Two weeks ago was our local writers group meeting. There were three of us, and we had a blast.
One member of the group is just finishing up writing the first draft of her first novel--a fantasy/science fiction novel with a steampunk twist. She has over 100K words so far and I told her I'd love to be a beta reader for it.
As our conversation rolled on, she asked me basic questions about publishing and agents. These were things I've been dealing with for a while and honestly thought they were common knowledge. I was wrong. I've just been studying it for so long, to me it's common knowledge. It's now up to me to help teach others.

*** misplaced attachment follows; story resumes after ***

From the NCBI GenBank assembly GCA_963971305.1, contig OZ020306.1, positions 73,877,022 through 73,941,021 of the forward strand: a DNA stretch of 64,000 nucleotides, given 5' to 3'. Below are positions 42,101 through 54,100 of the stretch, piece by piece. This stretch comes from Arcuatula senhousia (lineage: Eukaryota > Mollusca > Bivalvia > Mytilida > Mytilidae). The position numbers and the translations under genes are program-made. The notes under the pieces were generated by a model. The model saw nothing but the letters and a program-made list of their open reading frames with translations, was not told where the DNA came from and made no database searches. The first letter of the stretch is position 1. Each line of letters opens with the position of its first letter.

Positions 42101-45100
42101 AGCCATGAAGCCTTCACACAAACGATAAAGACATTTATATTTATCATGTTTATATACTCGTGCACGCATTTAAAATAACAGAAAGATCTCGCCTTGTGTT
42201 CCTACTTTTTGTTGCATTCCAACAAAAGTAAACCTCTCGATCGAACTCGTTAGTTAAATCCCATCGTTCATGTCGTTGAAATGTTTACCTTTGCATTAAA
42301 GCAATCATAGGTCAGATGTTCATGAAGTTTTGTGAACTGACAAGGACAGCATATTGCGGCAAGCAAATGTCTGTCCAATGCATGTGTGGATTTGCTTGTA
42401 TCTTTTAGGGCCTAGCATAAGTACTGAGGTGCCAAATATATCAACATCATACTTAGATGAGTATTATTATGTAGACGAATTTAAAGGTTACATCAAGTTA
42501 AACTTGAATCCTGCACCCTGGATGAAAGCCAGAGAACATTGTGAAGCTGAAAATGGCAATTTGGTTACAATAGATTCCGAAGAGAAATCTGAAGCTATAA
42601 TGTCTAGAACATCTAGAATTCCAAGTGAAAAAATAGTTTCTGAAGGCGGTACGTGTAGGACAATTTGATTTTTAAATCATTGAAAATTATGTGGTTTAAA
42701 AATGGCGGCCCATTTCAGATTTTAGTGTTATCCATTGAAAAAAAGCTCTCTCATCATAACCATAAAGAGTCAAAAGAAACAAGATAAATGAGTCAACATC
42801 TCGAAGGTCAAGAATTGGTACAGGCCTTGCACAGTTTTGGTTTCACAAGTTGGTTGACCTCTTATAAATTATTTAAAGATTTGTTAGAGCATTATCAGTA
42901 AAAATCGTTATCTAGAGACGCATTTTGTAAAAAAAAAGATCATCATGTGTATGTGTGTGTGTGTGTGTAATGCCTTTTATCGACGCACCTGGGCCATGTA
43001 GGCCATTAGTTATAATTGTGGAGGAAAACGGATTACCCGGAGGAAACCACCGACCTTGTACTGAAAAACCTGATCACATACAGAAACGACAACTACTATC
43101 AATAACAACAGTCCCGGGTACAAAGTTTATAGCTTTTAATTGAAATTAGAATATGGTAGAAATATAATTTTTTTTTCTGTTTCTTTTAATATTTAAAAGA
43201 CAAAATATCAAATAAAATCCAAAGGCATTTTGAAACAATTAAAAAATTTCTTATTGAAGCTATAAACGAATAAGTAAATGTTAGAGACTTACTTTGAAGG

No matter what endeavour you find youself in, keep in mind not to forget the basics. Back in college, I studied Tae Kwon Do. Eventually, I earned my 2nd Dan (that's 2nd degree black belt in layman's terms) and it always amazed me, no matter how complex the techniques or forms or combinations I had to do, you can always break them down into basic forms.
Bemidji Tae Kwon Do Master Spencer Brandt (who later became the late Grandmaster Spencer Brandt) always taught us: perfect practice makes perfect. If you're going to practice something, don't do a sloppy job. Do it right. And continuously do it correctly so that it becames natural.
For writing, it's to know the basics. To teach the pros and cons about finding an agent, querying them, and/or even taking the self-publishing route.